Helping Your Graduates – The Importance of a Health Care Proxy and Power of Attorney

June is a very exciting time for parents across the country. Commencement season is here and families are getting ready to send their graduates off to college. For many, this will be the first time that their child will be living on their own. Under New York State law, an individual is considered an adult at the age of eighteen. This means that parents who, as natural guardians, had the legal authority – and indeed the responsibility – to make medical and financial decisions and to access medical and other records for their children, no longer have that right. Before your graduate enters this new chapter of life, make sure that a Health Care Proxy and Power of Attorney have been implemented.


A Health Care Proxy is a document by which one designates an individual, known as the “agent,” to make health and medical decisions for them in the event they are, for any reason, incapable of making or communicating those decisions. These are decisions which, under New York law, concern diagnosis and treatment. The decision making authority can be broadened to specify particular services and procedures, the selection of the service providers and whether to continue or terminate life-sustaining treatment. This document will also allow the agent access to confidential health and medical records in the event of an emergency. The parent of a child who has reached the age of eighteen and does not have a valid and enforceable Health Care Proxy, has no legal authority.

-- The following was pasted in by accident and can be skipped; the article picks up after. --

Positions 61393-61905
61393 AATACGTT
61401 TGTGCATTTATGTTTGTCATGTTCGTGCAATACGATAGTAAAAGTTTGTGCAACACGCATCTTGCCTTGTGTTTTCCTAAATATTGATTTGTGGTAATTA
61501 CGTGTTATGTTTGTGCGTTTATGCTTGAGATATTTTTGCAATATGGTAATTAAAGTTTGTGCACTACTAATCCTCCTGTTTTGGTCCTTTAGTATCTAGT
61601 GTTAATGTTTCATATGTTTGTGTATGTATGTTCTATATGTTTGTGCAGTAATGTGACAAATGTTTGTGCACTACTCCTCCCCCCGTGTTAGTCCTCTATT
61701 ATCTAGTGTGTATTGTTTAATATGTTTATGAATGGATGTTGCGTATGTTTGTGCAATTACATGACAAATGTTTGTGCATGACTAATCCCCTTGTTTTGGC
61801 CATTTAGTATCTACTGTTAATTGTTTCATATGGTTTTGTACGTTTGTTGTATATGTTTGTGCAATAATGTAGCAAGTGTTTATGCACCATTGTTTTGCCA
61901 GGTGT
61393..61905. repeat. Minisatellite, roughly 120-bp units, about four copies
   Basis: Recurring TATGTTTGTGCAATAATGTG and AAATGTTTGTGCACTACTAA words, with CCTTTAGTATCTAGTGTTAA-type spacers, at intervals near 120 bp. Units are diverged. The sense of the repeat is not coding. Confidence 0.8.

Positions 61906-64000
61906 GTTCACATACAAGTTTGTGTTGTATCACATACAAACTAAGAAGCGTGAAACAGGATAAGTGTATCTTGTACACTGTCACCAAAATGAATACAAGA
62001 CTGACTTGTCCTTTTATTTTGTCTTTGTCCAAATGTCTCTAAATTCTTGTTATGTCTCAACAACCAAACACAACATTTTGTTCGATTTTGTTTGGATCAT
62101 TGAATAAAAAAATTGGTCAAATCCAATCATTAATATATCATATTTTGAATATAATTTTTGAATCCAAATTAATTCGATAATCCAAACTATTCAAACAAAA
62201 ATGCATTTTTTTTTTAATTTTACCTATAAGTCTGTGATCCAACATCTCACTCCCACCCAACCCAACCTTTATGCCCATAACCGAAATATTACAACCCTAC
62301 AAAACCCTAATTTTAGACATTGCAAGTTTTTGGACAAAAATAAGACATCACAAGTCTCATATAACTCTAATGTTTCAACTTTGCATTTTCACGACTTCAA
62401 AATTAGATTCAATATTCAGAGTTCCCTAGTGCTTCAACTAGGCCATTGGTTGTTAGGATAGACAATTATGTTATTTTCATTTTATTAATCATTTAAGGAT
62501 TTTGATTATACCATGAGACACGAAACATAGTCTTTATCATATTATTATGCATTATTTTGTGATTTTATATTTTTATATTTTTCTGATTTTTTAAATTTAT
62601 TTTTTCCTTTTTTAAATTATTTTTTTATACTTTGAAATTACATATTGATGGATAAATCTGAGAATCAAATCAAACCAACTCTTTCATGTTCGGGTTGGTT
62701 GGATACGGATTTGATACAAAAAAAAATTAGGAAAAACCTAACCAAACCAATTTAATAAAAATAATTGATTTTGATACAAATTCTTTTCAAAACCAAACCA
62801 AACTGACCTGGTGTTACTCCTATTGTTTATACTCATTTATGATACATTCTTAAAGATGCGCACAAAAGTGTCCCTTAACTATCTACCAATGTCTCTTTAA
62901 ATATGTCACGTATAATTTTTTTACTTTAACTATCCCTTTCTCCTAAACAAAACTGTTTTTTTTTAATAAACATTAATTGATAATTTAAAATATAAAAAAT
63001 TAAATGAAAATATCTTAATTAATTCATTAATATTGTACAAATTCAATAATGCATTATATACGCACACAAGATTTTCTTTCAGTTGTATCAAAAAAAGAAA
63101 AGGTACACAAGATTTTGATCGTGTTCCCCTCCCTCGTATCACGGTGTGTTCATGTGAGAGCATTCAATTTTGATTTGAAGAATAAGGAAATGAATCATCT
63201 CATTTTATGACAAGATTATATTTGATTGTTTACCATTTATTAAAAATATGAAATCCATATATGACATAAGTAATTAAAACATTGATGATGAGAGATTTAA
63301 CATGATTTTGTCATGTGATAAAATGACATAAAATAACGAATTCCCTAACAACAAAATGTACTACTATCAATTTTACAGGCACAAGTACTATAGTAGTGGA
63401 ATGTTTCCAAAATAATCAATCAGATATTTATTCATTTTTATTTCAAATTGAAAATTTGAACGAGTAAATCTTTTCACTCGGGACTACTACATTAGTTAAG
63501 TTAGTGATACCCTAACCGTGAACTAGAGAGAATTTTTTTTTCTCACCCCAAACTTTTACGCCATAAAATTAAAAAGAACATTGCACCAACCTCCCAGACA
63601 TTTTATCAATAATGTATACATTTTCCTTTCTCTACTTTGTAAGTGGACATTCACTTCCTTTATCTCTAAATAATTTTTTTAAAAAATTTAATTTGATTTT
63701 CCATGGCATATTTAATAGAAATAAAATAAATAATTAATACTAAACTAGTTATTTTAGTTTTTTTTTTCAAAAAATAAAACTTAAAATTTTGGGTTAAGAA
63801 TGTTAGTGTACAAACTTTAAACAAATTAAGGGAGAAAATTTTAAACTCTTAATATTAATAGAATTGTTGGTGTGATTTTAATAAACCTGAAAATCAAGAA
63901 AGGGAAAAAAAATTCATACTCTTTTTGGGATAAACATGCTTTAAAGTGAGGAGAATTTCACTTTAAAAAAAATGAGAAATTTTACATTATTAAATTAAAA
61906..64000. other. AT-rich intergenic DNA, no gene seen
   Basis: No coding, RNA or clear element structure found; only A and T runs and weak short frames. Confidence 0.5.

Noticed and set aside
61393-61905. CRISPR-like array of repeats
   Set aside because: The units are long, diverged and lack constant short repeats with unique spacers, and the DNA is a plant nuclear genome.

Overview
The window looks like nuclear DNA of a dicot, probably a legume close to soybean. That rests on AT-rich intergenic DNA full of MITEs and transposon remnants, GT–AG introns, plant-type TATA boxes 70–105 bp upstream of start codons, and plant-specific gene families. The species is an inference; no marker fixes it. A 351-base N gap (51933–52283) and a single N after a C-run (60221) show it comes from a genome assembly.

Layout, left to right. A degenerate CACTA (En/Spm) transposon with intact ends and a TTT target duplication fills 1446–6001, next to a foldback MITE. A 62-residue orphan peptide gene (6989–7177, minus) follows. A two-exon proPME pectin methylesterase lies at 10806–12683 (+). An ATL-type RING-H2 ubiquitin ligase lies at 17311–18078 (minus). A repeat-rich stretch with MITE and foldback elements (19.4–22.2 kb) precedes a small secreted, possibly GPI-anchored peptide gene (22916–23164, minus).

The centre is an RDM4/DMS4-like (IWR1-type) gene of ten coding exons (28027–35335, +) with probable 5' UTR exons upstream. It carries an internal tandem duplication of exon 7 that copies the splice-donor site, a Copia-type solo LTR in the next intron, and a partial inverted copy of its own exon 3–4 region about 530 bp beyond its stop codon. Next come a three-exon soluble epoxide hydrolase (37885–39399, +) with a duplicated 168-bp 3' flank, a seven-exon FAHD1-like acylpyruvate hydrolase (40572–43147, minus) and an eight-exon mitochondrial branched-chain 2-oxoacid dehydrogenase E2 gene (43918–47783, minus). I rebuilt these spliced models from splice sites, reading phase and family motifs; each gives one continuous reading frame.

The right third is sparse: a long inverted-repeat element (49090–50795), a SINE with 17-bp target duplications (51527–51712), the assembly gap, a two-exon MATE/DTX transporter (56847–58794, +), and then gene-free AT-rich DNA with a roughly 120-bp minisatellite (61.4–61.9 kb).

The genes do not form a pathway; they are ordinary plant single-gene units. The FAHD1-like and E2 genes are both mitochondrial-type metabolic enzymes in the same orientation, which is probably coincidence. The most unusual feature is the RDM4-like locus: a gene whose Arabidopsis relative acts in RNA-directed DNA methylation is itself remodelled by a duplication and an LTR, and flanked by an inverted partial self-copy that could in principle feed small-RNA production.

A Power of Attorney is a document by which a child who has reached the age of eighteen can appoint an agent to manage financial and business matters. Often eighteen-year olds appoint their parent(s) and thereby extend their legal authority to access bank and financial records, handle insurance claims, file taxes, and generally act on their behalf. Traditionally, a Power of Attorney was broadly drafted, however, today many institutions, including banks, governmental agencies and insurance companies, insist that the specific act which the agent seeks to perform is expressly authorized by the document. For this reason, Powers of Attorney should be carefully reviewed to ensure their utility.


These two documents work best in tandem. But they must also be complete and validly executed to be effective. For example, the mother of a twenty-year-old college student commenced an action against the college, on her daughter’s behalf under a Power of Attorney, and alleged that her daughter had sustained serious injuries. However, because the Court concluded that the Power of Attorney had not been properly drafted, the document was considered void and the case was dismissed.


As important as these documents are for all of us, it is important that we send our children off to college with the protection of a valid Health Care Proxy and Power of Attorney as they embark on a new and independent chapter of their lives. Please contact our office and ask for one of us for a thorough discussion of the implementation of these important documents.